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What about Geopolitical Risk for 2024?

What are the prospects for reduced geopolitical risk in 2024?

The key drivers of geopolitical risk are the Russian-Ukrainian War, Israeli-Hamas Conflict and friction between the US and China.  We see a mixed picture on the drivers of geopolitical risk and how this affects risk premium, particularly in oil.

Let’s start with the competition between the US and China.  This risk is trending down after the meeting between Xi and Biden.  Economic troubles in China along with a desire on both sides to prevent military accidents from getting out of control have resulted in confidence building steps to de-escalate things for the moment.   Combined with the presidential election in 2024, China probably is hoping that Trump does not get re-elected thus there are many reasons for toning down the tensions.

On the Russian-Ukrainian War, we see a statement and a greater chance that the war might conclude in 2024.  With neither side being unable to advance much further, Putin would prefer to negotiate a partial win since this would be seen as being adequate for the Russian domestic audience.   For Ukraine, it hopes to gain as much as possible of its territory before sitting down for negotiations.  It looks unrealistic that they will take back Crimea and all the land in Eastern Ukraine.  In addition, funding from both the US and EU is facing some resistance and Ukraine cannot assume this will be kept up for years.  Our forecast:  final battles in the Spring and Summer for territory and negotiations towards end of year.

Finally, the Israeli- Hamas conflict has the potential to spiral into a wider Middle East conflict. If that happens, then the political risk premium on oil would jump and we should expect higher oil prices. Things could get out of control if Hezbollah and Israel escalate further and this goes from a low-medium intensity front to a high intensity front.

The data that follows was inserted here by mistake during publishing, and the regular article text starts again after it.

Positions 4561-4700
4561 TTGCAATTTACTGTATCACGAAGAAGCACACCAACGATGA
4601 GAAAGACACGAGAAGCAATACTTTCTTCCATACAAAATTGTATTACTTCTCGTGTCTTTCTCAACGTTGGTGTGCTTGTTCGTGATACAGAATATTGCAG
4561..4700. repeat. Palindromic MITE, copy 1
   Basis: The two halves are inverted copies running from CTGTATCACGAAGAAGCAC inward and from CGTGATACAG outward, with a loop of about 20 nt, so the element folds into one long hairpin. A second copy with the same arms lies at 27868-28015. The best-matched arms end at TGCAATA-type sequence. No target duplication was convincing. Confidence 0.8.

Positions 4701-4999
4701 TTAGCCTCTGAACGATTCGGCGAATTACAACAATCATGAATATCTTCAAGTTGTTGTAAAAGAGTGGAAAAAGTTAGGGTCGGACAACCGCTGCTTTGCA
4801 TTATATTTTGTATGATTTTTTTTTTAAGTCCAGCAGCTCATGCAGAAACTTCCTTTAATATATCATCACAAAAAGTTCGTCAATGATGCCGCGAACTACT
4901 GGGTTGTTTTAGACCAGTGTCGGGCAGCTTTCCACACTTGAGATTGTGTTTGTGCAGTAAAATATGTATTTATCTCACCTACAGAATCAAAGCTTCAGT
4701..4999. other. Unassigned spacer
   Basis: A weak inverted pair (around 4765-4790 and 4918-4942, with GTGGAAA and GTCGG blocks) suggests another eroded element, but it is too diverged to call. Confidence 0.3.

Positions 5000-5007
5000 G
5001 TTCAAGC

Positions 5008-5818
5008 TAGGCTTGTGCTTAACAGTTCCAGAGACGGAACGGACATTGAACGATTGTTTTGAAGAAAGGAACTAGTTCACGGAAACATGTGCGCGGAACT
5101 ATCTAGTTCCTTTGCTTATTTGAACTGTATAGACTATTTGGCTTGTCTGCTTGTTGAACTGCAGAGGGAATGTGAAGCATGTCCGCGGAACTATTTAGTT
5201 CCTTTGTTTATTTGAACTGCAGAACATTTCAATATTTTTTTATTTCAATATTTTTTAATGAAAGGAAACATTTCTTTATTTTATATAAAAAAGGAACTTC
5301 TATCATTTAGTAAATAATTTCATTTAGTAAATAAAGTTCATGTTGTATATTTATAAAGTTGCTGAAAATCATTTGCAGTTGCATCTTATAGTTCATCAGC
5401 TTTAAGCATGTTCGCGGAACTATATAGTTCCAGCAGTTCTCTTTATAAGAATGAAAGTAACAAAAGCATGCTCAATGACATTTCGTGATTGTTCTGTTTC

Thus, we are watching to see if Hezbollah temporarily pulls back to the UN agreed line placing more space between itself and Israel. This would be a sign of de-escalation as there is more and more talk in Israel that the situation in the North unacceptable. Iran will probably not want to loose its most important proxy and will likely put pressure on Hezbollah. In addition, Hezbollah will have to calculate what a war would mean for the fragile Lebanese economy. Our scenario: de-escalation between Hezbollah and Israel as the costs for both sides will be high.

There is also pressure on the Houthis to probably de-escalate since 90% of their tax base goes through ports in Yemen. Attacks in the Red Sea have also impacted this revenue. In addition, the US could decide to use more force and would weaken the Houthis in Yemen. At the same time, the Houthis are in negotiations with Saudi Arabia to end the war, thus logic would say that they should calm things down.

However, things are still unclear and we see the Red Sea attacks tied closely to what happens in Gaza. Thus, if the Israeli-Hamas Conflict is seen as winding down within the next few months, the best course of action for the US is to not escalate further. The Houthis will eventually have to stop especially if the prospects of a two-state solution for Israel and Palestine is pushed further. While a two-state solution is not realistic currently, it might gain traction with a new Israeli government. In short, we see a very complex situation in this conflict without a neat solution or even a solution.